We decided to go out for lunch to get the kids out of the house. This was Alex’s first outing with his equipment and I was anticipating some double-takes and the occasional stare. I think Shannon was as well, but we didn’t really talk about it too much on the walk over. When we arrived, Alex definitely got some looks. I keep telling myself that 95% of the looks he’s going to be getting are from curiosity, especially because in my heart of hearts I’d probably do a double-take as well despite knowing what they actually are. All of the other parents on the CI board that we read say the same thing – that anxiety eventually just outright disappears. It’s the outright gawking and murmurs of “what’s wrong with him” and “OH MY GOD WHY DID YOU ABUSE YOUR CHILD WITH THOSE THINGS” crowd that makes me more leery, though. At the restaurant, we got a lot of looks, but it’s gotta be said that I was actively looking for them. Shannon did notice a mom and her daughter who were sitting behind me that were outright staring at Alex and making remarks to each other about it with gross looks on their face to the point where Shannon was staring back at them for a good 15 seconds and they didn’t notice.  Again, I get the looks, but… a little tact. I’m still formulating how I’m going to handle the stares. Right now, I think just stating “You’re staring.” in a loud, matter-of-fact tone is the leader, because it’s a simple observation, yet it’s loaded with embarrassment and shame. Ha. Regardless – I was proud that we put that milestone behind us.

That about wrapped up day 2. The headband did an awesome job and made keeping the CIs on a relative cinch which lead to a relatively stress-free day and we got the first outing behind us. I went to bed that night with a feeling that this would be doable for the next five years until Alex gets his next upgrade, which are practically guaranteed to be smaller / easier to deal with than these. Good feeling, big win, go team.

 

Day 3

Day three was rather unremarkable. In fact, I only have two bullet points written down – he flinched a little bit when we turned his CIs on again for the morning, and we moved up to program three. Shrug.

 

 

We’re now on day six and on the fourth program, which is right where our audiologist wanted us to be. We haven’t had any major struggles with the CIs dealing with them ourselves, and the headband has kept things completely sane. Tomorrow is Alex’s first day at daycare, though, so there’s definitely some anxiety over how that’s going to go. Shannon wrote a great one-pager for the ladies watching over him which basically equates to “Keep them on him when he isn’t sleeping and here’s how you get the headband on!” which is probably all that’s necessary at this point. We plan on asking the good teachers at Buffalo Hearing and Speech if they can stop in at daycare and show the ladies some more about them, like the programs, what the buttons on the processors do, troubleshooting, etc. I’m really hoping it goes well, but I have faith in the teachers there. They took outstanding care of Taylor when she was in that room and they’ve all been following Alex’s progress steadily so they’re clearly invested in him.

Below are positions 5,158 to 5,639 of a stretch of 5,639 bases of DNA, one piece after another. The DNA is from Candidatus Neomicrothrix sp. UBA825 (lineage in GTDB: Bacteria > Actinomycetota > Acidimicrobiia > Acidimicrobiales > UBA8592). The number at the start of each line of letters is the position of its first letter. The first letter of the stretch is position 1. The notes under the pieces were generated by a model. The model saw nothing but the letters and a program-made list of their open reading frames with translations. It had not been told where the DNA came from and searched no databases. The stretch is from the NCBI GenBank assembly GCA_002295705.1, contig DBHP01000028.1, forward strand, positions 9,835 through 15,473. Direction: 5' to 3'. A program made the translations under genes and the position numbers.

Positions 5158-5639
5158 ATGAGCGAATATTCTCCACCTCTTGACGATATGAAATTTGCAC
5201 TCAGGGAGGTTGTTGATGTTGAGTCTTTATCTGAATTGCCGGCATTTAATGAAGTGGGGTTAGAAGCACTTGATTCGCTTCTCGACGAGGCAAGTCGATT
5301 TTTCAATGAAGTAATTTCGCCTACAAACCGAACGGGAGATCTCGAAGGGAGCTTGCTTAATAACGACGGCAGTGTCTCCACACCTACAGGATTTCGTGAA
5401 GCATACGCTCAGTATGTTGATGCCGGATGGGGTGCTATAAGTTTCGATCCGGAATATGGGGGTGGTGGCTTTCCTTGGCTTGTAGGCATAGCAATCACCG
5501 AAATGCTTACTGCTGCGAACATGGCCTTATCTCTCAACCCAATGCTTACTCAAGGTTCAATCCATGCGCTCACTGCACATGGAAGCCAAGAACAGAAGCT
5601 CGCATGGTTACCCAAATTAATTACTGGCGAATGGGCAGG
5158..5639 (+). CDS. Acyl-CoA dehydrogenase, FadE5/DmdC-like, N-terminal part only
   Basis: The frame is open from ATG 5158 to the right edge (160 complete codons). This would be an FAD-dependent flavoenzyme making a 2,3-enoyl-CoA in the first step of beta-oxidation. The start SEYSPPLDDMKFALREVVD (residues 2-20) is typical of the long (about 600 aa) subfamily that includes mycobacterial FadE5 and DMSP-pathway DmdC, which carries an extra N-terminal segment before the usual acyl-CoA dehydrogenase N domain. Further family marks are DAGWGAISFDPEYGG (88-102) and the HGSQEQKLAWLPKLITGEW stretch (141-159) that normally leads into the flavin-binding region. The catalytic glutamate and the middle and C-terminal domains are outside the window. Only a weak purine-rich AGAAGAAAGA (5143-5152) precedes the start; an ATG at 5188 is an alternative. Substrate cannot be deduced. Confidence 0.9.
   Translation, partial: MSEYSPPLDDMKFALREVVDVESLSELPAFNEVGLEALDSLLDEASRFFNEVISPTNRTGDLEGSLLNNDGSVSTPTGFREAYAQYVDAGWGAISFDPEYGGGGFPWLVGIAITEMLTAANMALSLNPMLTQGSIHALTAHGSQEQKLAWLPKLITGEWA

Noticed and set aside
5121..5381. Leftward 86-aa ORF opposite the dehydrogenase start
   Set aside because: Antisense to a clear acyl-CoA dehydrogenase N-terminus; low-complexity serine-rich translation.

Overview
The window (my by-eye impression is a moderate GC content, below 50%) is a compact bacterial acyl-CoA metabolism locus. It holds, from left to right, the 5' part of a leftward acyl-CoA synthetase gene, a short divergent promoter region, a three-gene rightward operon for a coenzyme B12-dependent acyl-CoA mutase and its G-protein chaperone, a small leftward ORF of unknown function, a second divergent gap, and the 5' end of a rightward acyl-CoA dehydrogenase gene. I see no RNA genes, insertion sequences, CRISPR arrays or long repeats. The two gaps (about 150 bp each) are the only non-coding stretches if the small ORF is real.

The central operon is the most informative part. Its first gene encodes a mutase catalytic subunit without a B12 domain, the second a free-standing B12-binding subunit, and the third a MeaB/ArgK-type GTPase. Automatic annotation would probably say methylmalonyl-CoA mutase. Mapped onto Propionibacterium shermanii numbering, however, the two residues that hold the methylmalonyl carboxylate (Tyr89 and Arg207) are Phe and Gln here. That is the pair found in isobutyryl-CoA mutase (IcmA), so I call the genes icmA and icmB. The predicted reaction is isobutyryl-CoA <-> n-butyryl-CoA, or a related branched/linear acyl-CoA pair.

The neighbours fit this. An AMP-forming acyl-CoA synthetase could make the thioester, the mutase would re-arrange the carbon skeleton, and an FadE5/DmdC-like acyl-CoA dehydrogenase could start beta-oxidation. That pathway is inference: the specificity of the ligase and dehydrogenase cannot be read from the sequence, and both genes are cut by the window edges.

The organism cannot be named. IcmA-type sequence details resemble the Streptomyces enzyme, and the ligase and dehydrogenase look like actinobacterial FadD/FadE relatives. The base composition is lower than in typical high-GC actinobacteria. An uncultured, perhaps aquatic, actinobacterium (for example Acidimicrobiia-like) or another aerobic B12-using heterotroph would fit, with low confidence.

That catches us up. I’m stoked that Alex is no longer just floundering – he’s on his way to catching up. Every minute those CIs are on him, he’s building up his foundation to hearing and speech. Excited and grateful.

A Little Optimism

This is a short one, but was ready for something a little more uplifting after my last entry.

I’ve spent a good chunk of my lunch break on Google looking up my favorite topic, hearing loss. Typically when I hunt around, it’s for news on the cochlear implant, but today I decided to look a little more broadly, so I searched around for “Deaf cure.”  I apologize in advance if you take personal offense to the combination of those two words, but it’s a popular search term. Also, you probably shouldn’t be reading this blog.

The results of the search were pretty cool. Just about everything I read was recent or semi-recent, and all projections were that a flat-out biological fix for dead hair cells, the most common cause for deafness by a landslide, were roughly ten or so years away. These weren’t written by over-optimistic bloggers like me, they were from real organizations and real studies performed that have traction.

This isn’t anything I’m going to cling to for dear life, but wow – if that comes to fruition and Alex has his biological hearing before he even hits his teens, no strings attached, no equipment… just an incredible thought. It sounds incredibly too good to be true, but it’s already happened before with Polio, measles, smallpox.

My favorite bit from a scientist who’s working at a solution using stem cells: “I do know when I see a baby right now who hasn’t any hearing whatsoever, probably in her lifetime, [she] will have regenerate therapy available for her.”

Yes, please.